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Celebrating Eid al-Adha 2021 in the Early Years

Eid al-Adha usually takes place between the 10th to 13th days of the Islamic month of Dhu al-Hijah, the ‘month of the Pilgrimage’. This year Eid al-Adha is expected to fall on sundown of July 19th ending at sundown on July 20th.

The commemorative date is held to acknowledge and pay tribute to the Prophet Ibrahim sacrificing his son, demonstrating his willingness to God. There are many ways young children can get involved with celebrating this religious date; here are some of That Nursery Life’s top suggestions:

Photographer: ekrem osmanoglu | Source: Unsplash

Learn about Prayer

Children should learn about other cultures and religions and be taught how to be respectful towards them. Prayer is a large part of Eid al-Adha and, while children outside of the Muslim religion are not expected to pray, they can certainly learn about it. Showing them images or books displaying how and where different religions pray can be an eye-opening experience for young children. They do not need to follow any form of religion, or may already follow a different one, but they should still be taught about diversity and beliefs in a fair and thoughtful way.

Photographer: Bernd Dittrich | Source: Unsplash

Have a Meat Feast

On this day Muslims traditionally purchase cows and sheep to be sacrificed for Eid al-Adha, but of course this would be highly inappropriate for children at nursery! Instead, an array of cold meats such as chicken, various hams, pastrami, or corned beef can be provided for children to enjoy or even try for the first time, making it a food-tasting activity. Dietary preferences should be considered; for example, if the setting cares for vegetarians, vegans or Muslims who do not eat pork, provide alternatives such as Quorn or tofu.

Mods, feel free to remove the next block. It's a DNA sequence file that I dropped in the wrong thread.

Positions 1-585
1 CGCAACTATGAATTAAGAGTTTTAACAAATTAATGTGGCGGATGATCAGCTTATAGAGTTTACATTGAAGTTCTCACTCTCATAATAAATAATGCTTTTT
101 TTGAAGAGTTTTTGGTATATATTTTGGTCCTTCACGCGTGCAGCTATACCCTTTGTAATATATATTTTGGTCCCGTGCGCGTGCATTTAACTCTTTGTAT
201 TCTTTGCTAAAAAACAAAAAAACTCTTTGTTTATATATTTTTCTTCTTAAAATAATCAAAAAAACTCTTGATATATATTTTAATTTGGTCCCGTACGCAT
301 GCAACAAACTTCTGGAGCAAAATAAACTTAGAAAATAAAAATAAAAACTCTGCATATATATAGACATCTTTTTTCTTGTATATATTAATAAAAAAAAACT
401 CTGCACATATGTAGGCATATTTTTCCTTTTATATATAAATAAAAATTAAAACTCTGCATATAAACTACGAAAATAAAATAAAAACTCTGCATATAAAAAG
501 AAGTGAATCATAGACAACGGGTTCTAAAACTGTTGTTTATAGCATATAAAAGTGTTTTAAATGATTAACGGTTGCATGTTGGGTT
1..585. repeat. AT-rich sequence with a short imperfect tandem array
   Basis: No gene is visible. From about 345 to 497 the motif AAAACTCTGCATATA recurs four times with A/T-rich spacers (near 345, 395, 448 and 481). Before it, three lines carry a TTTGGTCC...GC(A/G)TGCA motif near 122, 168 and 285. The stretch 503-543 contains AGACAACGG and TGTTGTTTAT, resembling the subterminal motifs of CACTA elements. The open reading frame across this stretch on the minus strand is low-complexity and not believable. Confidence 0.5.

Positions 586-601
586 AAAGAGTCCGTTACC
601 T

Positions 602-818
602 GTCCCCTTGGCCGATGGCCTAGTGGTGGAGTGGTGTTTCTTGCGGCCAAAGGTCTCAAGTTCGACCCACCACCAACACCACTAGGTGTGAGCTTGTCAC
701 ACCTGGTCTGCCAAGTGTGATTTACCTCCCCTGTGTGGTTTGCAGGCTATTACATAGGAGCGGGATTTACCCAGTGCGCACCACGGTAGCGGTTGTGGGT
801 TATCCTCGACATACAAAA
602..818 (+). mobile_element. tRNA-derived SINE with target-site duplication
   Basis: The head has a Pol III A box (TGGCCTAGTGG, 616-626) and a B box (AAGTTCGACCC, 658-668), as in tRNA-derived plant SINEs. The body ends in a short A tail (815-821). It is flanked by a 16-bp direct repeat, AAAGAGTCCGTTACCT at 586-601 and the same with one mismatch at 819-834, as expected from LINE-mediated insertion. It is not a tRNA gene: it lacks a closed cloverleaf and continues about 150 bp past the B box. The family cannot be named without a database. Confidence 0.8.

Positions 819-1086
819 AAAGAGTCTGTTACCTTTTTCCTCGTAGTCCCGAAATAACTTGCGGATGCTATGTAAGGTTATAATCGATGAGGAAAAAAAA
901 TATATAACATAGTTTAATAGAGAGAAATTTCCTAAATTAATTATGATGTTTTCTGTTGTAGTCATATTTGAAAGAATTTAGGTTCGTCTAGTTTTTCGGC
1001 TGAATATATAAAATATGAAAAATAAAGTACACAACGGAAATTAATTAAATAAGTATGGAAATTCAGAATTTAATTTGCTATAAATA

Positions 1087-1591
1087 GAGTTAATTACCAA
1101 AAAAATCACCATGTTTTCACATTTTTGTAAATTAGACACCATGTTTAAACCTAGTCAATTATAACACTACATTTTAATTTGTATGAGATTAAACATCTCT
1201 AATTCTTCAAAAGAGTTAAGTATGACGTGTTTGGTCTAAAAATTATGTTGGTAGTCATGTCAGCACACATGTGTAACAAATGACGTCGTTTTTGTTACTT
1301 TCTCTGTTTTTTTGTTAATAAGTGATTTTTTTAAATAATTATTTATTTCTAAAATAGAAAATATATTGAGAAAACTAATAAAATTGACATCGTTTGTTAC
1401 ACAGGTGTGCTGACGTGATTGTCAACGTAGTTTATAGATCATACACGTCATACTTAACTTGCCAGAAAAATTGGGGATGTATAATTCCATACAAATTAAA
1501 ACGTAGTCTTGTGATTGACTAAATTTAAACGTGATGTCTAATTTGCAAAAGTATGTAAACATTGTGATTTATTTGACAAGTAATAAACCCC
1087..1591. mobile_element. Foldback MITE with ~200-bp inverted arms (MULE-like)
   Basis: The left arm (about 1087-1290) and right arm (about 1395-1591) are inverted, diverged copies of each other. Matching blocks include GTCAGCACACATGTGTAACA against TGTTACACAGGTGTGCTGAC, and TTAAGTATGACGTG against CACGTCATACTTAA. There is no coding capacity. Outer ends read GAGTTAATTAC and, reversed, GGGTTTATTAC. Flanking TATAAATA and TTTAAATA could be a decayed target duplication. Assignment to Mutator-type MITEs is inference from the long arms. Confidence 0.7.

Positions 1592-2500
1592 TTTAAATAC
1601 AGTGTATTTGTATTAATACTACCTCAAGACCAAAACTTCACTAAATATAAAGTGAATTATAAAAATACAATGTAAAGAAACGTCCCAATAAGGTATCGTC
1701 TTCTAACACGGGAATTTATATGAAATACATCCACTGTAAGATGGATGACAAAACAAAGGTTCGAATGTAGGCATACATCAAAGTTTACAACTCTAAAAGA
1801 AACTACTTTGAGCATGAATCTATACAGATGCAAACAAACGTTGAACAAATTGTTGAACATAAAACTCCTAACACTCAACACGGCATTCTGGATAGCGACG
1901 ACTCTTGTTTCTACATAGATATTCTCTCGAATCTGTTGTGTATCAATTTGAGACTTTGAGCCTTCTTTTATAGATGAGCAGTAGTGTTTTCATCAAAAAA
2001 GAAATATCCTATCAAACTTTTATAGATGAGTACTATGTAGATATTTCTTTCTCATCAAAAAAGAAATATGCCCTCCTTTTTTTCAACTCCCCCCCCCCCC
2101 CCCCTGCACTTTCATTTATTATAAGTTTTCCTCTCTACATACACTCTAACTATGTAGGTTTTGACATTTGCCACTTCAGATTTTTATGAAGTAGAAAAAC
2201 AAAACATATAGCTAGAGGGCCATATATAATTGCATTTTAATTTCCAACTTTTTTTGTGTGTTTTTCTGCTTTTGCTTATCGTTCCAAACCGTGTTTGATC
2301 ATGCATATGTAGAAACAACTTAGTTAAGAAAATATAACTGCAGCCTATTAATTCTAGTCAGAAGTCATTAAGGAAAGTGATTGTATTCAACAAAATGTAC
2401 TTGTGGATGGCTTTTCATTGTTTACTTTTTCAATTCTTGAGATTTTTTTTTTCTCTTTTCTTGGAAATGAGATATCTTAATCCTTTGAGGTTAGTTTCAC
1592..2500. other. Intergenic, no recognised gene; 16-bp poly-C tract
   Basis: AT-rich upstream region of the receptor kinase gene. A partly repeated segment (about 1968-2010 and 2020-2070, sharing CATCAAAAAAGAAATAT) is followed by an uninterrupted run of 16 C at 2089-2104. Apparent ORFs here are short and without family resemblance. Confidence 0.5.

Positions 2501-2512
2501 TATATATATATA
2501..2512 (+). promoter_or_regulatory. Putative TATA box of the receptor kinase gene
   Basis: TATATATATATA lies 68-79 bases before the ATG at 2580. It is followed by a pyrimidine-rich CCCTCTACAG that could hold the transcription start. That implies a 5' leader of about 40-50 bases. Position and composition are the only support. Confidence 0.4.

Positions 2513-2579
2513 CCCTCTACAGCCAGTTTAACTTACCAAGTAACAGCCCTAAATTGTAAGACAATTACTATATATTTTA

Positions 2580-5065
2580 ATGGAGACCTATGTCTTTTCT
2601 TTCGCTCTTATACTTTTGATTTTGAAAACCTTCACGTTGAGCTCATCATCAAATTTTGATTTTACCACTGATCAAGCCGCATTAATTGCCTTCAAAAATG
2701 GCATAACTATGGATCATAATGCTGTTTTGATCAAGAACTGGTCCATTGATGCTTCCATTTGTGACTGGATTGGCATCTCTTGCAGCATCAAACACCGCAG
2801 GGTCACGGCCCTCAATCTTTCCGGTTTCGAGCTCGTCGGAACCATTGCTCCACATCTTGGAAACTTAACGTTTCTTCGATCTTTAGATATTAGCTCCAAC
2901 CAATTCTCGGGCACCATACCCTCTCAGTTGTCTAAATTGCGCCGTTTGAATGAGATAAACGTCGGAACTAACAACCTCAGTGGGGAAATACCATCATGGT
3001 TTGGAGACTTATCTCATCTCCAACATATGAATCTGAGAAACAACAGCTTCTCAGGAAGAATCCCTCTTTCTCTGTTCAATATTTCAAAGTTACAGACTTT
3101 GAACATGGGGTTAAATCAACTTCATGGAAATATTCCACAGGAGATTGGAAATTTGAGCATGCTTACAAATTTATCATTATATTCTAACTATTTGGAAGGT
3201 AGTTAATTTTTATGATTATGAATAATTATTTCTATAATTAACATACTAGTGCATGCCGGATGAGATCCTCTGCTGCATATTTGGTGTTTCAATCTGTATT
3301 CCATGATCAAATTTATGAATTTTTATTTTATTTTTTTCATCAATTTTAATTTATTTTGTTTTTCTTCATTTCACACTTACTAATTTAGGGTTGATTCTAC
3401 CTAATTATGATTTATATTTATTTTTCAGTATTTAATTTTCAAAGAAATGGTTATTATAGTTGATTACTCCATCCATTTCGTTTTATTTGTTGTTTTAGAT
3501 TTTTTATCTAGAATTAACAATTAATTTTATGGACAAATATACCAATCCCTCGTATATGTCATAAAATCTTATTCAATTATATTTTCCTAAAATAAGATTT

Photographer: noor vasquez | Source: Unsplash

Get Fancy

Muslims usually wear their finest traditional clothes to celebrate Eid al-Adha, so why not host a ‘dress up’ day? Children could wear their favourite smart clothes - be it a sparkly dress, a bow tie or even a fancy dress costume. Some parents may be averse to sending children to nursery in their fanciest attire, so allowing the children to choose what they want to wear provides more options while embracing their individuality and acknowledging why Muslims dress traditionally. Finding photos of traditional Muslim garments to show the children is also a great idea.

Photographer: Katt Yukawa | Source: Unsplash

Raise Money for Charity

As the occasion remembers the sacrifice given, people are encouraged to give thanks and be grateful for what they have, offering a donation to those in need. It is common for money to be given to charity so the poor can also celebrate Eid al-Adha. There are many ways to raise money for charity - children can be sponsored to dress up, bake sales can be held, or children can take part in a sponsored silence or other activities.

Photographer: Jess Bailey | Source: Unsplash

Exchange Gifts

As well as giving to charity, children can also be supported to give gifts to their friends or family. This could take the form of bringing in a gift for a friend or making something in nursery to give to a family member at home. Practitioners can also bring in gifts for the children to ensure no one misses out, such as colouring/reading books, small bags of sweets or even toys, such as those often found in party bags.

Share your experiences of how your setting celebrated Eid al-Adha this year using the hashtag #mynurserylife on social media.